First let me say, you know when you see pictures of a place, but when you get there, you are a bit disappointed because it just doesn't live up to all the hype? Yeah, Santorini is NOT that place. It was as breathtaking as all the photos we've seen. Its hard to even put into words how beautiful a place it is. Santorini is the name of the whole island-there are many small villages on the island, and 2 larger ones- Oia and Fira. We stayed just outside of Oia-this is the village you often see the iconic photo of with the blue domed church against the cobalt blue Aegean Sea. There was barely a cloud in the sky the entire time we were there, and the sunsets which Oia is famous for were amazing. They would turn all the bright whitewashed buildings a pale pink.

Here's the caldera of the volcano in the center:

     Santorini is a volcanic island. If you look at it on a map, you will see the shape indicates it was once round. Now the middle of that long ago volcano is full of water and the island is sort of crescent shaped. This explains its unusual geography. The "caldera" side has all the high-end luxury cave hotels going down the cliffs, while the Aegean side is flatter to the ocean (and less expensive places to stay!). We stayed on the flatter side, at Maria's Place, which was really one of the most enjoyable stays we've had. Anna and Kostas, the proprietors, were lovely people, and our room had a terrace overlooking the pool and sea.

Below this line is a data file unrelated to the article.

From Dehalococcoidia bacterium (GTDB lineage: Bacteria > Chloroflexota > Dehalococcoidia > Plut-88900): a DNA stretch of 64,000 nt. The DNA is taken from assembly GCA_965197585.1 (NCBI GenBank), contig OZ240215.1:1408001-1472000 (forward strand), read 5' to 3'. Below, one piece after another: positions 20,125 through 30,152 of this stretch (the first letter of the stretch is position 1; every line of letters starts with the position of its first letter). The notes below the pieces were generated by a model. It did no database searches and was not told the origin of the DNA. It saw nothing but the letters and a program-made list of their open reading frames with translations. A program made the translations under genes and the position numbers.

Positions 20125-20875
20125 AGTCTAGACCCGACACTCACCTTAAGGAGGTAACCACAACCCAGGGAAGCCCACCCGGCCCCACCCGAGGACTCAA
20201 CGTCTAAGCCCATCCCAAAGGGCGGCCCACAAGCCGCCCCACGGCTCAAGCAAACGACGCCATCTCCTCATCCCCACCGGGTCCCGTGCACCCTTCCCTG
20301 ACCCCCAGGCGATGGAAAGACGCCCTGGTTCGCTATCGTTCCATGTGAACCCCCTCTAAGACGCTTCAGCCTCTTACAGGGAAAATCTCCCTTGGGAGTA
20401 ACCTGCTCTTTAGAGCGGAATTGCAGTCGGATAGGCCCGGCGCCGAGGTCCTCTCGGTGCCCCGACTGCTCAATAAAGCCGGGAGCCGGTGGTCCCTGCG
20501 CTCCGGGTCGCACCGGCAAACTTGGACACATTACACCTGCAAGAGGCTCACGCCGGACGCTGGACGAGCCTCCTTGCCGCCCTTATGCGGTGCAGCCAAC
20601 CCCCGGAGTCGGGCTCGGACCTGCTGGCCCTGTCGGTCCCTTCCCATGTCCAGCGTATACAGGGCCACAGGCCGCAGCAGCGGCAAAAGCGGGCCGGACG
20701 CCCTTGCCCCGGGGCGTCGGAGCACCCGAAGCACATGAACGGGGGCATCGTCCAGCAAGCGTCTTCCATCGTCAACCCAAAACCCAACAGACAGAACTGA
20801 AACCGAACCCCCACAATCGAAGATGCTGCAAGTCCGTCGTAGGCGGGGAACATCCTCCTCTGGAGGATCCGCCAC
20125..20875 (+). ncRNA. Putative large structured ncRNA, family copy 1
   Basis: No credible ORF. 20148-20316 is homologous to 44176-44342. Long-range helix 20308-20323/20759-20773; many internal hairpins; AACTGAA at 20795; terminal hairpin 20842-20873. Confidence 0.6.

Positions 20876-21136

It is definitely a "touristy" place. If it has a downfall, that would be it. Obviously because of all its charms, people want to see it! So you do have to deal with all the tour buses, cruise ships in port, and the higher prices throughout that all that brings, but it was so worth it!